A few years ago, I came across this quote in the course of some random internet trawling that had nothing to do with Martha Graham, dance, or even artistic expression:
You don’t have to believe in yourself or your work. You have to keep open and aware directly to the urges that motivate YOU.Martha Graham to Agnes De Mille
It really struck me. So I wouldn’t forget, I emailed it to myself and there is sat, in the deep, dark depths of my inbox for some number of years. Recently, I came across the note and thought that Martha Graham would make a good topic for this blog. Of course, today’s post is more of a random survey than a thorough examination of her artistic legacy, but I am just being open to the urges that motivate me.
Did I ever tell you that there was a time in my life that I wanted to grow up to be a dancer in Martha Graham’s company? It’s true. Although, even in those days I had a hard time visualizing myself living as a starving artist living in New York City. But there really was a moment in time that I was willing to consider giving up my comfortable, Southern California lifestyle to be a Graham dancer.
Graham technique was very captivating for a young Cynthia whose training up to that point had mainly focused on the classical ballet lexicon. Not wearing shoes, using the floor in such a way, sure those were novel, but the biggest difference was the power with which one moved.
You see, in classical ballet you are trained to hold your center of gravity roughly around your diaphragm. This enables the lightness and quickness of the legs and feet. Think about lifting, lifting, lifting all of your energy up from your pelvis. Then cap that lift at the shoulders and close your rib cage around it. That energy turns into a little ball that floats around in that area above your waist. You lock it in there and hold it tight, then you move around it.
In Graham technique, you drop your center of gravity below your belly button. I didn’t know anything about Kundalini yoga at that time, but now I would say that you locate your center of gravity in your svadhisthana chakra. All motion then originates and radiates from your center, initiated by either a contraction or release. It creates a very powerful way of moving.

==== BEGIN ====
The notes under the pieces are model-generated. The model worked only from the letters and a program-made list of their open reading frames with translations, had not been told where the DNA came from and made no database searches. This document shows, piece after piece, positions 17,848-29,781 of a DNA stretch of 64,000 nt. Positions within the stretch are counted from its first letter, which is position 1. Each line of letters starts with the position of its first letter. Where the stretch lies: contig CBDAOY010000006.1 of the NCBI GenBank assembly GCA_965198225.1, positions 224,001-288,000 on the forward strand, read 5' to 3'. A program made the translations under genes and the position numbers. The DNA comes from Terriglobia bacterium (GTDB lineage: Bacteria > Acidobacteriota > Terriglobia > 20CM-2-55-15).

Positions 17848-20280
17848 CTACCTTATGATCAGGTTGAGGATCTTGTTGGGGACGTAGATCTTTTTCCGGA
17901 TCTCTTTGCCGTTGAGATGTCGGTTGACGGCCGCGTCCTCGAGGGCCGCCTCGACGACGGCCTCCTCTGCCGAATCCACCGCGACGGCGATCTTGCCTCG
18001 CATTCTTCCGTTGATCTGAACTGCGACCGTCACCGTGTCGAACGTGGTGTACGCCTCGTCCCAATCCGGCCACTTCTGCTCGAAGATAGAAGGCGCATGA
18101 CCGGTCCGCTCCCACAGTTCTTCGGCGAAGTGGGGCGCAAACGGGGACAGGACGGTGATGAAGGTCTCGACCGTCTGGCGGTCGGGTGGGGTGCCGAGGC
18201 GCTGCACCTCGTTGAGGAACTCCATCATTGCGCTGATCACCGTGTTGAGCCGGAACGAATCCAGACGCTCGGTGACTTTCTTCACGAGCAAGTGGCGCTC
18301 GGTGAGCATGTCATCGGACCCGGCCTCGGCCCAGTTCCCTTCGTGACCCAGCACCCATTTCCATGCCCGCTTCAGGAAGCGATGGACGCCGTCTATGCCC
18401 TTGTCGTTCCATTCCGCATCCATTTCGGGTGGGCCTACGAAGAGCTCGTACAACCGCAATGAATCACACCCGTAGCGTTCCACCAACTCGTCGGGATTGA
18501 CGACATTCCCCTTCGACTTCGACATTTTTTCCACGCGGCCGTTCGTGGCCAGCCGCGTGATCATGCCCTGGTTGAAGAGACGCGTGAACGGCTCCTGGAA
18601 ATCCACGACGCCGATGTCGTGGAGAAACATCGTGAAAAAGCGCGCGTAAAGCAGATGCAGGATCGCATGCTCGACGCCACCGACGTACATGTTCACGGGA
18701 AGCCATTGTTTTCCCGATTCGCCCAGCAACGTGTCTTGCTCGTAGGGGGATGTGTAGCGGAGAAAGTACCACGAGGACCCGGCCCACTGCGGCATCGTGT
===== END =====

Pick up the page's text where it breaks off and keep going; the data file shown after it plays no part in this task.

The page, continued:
Here is a short video of Graham technique:
Martha Graham (1894-1991) was an innovator during a time of tremendous artistic innovation. She is sometimes referred to as the mother of modern dance because of the thoroughly developed technique and prodigious repertoire that she created. Graham’s early dance training was at the Denishawn School in Los Angeles where she eventually taught before moving to New York City in the 1920’s. There she began creating her own work. She is noted for creating 181 ballets over her 70-year career. Among her students was Merce Cunningham. Isamu Noguchi created sets for many of her ballets including the 1944, Aaron Copeland commissioned, Appalachian Spring.
Here is an excerpt of Appalachian Spring with Graham dancing the lead role:
Ok, back to the quote. The thing about it is that in this statement, she completely eliminates the role of ego from artistic expression (at least in principle). What she is saying is that you don’t have to think you’re great (or even good) and you don’t have to like what you create. Your job is just to be open to the act of creation. There are a lot of people who have used a lot more words to express this same idea. I love how Graham is so no-nonsense about it.
Is there something creative that you’ve been putting off? Maybe it’s time to do it.